Thus far, the debate over Donald Trump’s refusal to sell his assets has focused on whether he might use his position to make himself even wealthier, in ways that most people would regard as corrupt. But earlier generations of Americans—including the founders of our country—would have seen his actions in a far harsher light. They would have viewed Trump as a traitor, someone who was willing to become a stooge of foreign powers.
“Treachery” was the language used at the 1787 Constitutional Convention to describe a president “in foreign pay.” Pennsylvania delegate Gouverneur Morris believed that the Constitution needed an impeachment clause because a future president “may be bribed by a greater interest to betray his trust; and no one would say that we ought to expose ourselves to the danger of seeing the First Magistrate in foreign pay, without being able to guard against it by displacing him.” Morris conceded that although most leaders wouldn’t be tempted by foreign money, there were exceptions. In the 17th century, Britain’s Charles II received a pension from the French king Louis XIV, and simultaneously avoided conflict to such a degree that one contemporary despaired that England’s role in the world was “to greaten France.” Morris described Charles II’s actions as taking a bribe. “The Executive ought, therefore, to be impeachable for treachery,” he concluded.
“Traitor” was also, incidentally, the word used by Hillary Clinton’s opponents because of her relationship to the Clinton Foundation, among other things (more on that later).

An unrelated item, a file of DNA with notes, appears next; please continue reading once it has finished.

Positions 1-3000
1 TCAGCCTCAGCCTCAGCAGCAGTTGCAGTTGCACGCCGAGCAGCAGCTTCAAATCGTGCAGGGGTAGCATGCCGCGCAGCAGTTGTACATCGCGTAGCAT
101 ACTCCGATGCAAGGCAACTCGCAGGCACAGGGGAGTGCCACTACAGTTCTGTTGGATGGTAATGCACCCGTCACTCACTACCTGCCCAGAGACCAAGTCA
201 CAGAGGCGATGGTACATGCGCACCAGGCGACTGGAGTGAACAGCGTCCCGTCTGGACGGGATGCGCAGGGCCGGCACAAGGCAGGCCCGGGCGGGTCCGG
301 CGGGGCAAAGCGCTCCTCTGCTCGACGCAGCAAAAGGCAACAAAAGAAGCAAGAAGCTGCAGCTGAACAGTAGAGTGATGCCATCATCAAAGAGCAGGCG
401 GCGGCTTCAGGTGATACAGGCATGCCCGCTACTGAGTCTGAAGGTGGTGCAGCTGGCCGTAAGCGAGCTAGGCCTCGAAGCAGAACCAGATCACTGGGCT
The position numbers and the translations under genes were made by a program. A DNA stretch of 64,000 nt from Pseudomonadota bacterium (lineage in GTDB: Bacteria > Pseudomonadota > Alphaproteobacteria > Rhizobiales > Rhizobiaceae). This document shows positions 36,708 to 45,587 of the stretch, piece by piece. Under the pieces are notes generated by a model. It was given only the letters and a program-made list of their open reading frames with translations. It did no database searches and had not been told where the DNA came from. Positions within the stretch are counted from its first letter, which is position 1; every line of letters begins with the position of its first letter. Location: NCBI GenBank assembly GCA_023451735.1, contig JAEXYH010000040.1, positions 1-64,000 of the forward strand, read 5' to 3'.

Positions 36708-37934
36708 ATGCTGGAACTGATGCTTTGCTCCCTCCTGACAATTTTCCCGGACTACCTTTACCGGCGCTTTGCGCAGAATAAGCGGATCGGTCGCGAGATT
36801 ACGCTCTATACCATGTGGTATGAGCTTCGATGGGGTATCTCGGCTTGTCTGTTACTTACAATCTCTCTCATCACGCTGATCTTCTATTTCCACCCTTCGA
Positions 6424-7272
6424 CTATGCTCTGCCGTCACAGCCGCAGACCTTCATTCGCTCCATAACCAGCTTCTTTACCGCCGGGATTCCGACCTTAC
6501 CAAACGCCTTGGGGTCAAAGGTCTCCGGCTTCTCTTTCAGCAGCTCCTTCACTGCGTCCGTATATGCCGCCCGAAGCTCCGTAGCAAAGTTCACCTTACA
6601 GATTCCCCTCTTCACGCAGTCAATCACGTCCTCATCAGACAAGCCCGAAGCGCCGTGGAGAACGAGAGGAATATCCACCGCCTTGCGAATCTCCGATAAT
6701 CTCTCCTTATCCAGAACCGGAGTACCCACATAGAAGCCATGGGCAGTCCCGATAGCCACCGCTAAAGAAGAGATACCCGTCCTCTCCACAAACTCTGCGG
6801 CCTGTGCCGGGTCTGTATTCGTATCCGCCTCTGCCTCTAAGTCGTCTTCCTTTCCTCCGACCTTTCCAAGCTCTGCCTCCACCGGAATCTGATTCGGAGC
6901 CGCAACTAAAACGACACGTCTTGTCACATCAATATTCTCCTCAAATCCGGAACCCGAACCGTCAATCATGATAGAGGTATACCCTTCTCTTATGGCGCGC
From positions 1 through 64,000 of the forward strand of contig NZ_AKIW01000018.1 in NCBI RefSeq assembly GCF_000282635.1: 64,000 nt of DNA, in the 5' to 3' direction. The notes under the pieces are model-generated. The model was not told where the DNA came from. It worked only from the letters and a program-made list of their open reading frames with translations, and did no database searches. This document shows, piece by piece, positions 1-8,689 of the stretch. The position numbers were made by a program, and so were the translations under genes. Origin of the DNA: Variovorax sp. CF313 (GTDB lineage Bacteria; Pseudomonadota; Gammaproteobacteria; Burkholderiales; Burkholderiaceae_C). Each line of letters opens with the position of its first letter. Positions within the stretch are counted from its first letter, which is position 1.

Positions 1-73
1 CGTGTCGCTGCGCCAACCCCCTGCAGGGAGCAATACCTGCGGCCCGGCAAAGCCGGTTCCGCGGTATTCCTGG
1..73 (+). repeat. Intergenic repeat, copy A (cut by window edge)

On the day that Donald Trump takes office, his family will be “in foreign pay.” The Trump Organization will be getting a substantial paycheck from the Chinese government by way of the Industrial and Commercial Bank of China, the largest tenant of Trump Tower. Trump will also be paying interest to China: He’s invested in a partnership that borrowed $950 million from lenders including the state-owned Bank of China. Each of these roles—as landlord and debtor—puts Trump and the country in a position of vulnerability to China. The Chinese government has the capacity to make him richer or poorer, and can use that capacity to influence trade policy and military decisions.
I cite China as an example not because it’s the country most likely to exercise that leverage, but because the language around Trump’s businesses—“entanglements,” “hundreds,” “complex”—can obscure the fact that they involve a number of powerful nations with specific goals in relation to US foreign policy. These countries will have every incentive to use their leverage—and we’ll have a president who has repeatedly shown a remarkable insecurity regarding his business interests. During a Comedy Central roast of Trump in 2011, for example, the participants were allowed to joke about all kinds of his foibles, but according to The Huffington Post’s Daniel Libit, “Trump Tower made it known that two subjects were off-limits: Trump’s past bankruptcies, and any suggestion that he was not as wealthy as he claimed to be.” So if you think that Trump hasn’t exposed himself to leverage by foreign governments, you’ve got another thing coming.